A Blend of Flavors and the Case for Fellowship

Haggadah Section: Koreich

Maror is the symbol of bitterness and slavery of the Israelites in Egypt. Today, in a Jewish community that is free, this bitterness takes on another layer of meaning: We acknowledge enslavement to to our own bad habits, discomforts and fears. Sometimes our own enslavement in past emotional bondage prevents us from being open to others in our lives. Our own singular negative experiences fuel prejudices that we attach to new people or experiences in our lives, preventing us from being open to present possibilities.

Charoset symbolizes the mortar of the bricks of the Israelites, but also represents the bonds of interdependence. In the Exodus tale, the Jews would never have been saved without the help of others, from Pharoah's daughter Batya, to the Pharoah's midwives Shifra and Puah, and even God. Thanks to the understanding and respect for humanity shown by these women, the lives of the Jewish people were forever altered.

Today, we face an evolving world. The composite of our country is changing as people from countries near and far arrive seeking independence from social, economic and political oppression. Racial and gender barriers are disintegrating as people of all colors and creeds find love and friendship between one another. The traditional roles of women and men have shifted as our workplaces and homes begin to suit our needs, not our genders. Yet many cling to the past in fear, blind to the advantages change can bring to this new world. But just as our tongues would suffer against the bitterness of maror without charoset, so would we suffer without the exposure to new people, places and ideas in our lives.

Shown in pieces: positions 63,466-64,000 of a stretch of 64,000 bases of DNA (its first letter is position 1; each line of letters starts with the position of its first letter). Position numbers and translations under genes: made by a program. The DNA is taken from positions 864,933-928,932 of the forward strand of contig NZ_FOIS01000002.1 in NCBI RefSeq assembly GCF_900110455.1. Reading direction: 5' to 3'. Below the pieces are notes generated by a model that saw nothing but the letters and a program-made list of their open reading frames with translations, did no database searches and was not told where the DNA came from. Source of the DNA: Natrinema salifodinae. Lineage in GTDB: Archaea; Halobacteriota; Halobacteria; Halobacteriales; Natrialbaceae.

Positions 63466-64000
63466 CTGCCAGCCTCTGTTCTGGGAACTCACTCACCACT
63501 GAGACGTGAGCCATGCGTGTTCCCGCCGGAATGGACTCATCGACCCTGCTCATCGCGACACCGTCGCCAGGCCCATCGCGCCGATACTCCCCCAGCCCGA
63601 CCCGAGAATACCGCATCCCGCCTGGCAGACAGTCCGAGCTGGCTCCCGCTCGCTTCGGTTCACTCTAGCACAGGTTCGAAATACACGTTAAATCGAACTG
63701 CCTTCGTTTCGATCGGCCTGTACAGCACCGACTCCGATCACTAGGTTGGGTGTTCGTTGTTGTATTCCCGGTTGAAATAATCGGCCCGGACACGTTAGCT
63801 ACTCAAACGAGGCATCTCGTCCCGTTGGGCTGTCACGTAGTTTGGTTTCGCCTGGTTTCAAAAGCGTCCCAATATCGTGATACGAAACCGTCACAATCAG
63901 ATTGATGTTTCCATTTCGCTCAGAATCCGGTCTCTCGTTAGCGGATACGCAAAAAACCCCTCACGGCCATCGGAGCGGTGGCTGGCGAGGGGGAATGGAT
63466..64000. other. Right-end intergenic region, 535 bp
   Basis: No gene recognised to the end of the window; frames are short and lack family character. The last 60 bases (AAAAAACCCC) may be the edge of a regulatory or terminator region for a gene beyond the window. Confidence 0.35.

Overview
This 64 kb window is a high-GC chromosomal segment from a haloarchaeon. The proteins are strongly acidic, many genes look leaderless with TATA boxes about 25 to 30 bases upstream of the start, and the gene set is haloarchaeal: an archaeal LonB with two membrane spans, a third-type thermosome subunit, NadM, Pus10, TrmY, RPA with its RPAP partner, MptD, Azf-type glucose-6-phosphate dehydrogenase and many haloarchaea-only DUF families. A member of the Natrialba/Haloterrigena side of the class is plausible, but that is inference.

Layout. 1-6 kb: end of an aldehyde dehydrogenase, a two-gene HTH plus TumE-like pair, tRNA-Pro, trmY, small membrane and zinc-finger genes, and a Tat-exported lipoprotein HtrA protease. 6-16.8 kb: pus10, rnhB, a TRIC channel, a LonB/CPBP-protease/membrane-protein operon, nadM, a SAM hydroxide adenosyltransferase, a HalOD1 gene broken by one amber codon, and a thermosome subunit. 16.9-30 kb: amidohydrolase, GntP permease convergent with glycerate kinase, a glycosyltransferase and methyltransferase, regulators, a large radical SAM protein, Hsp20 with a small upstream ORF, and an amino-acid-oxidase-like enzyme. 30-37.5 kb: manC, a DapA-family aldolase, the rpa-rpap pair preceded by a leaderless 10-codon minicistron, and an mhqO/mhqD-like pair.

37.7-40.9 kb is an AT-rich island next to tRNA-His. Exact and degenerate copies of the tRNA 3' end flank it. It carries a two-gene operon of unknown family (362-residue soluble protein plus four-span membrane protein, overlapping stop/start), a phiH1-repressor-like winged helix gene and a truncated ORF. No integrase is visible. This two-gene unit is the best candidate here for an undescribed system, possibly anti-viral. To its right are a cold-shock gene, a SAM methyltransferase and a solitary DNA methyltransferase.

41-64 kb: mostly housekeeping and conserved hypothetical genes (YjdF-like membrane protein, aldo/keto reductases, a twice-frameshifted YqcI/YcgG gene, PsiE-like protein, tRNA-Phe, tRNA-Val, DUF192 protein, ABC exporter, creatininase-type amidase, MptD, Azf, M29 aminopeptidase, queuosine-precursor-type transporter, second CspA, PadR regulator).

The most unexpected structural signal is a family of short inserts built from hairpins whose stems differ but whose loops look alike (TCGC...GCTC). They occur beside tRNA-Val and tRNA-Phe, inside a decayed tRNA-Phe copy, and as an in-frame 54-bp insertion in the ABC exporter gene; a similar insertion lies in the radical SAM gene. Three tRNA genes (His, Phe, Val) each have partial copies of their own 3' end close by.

Take a look around the table tonight, and note the mix of races, genders, faiths and traditions that sit together at this Seder. This moment is but a small snapshot of what connectedness can offer: learning, understanding, sharing and respect for others. This shared experience reinforces the message that -- regardless of history and our past experiences -- we have the ability to move forward and come together. Let us go out and share this experience with others in the hope that we can inspire similar connections with the rest of the world.

By Brandi Ullian, adapted from InterfaithFamily.com

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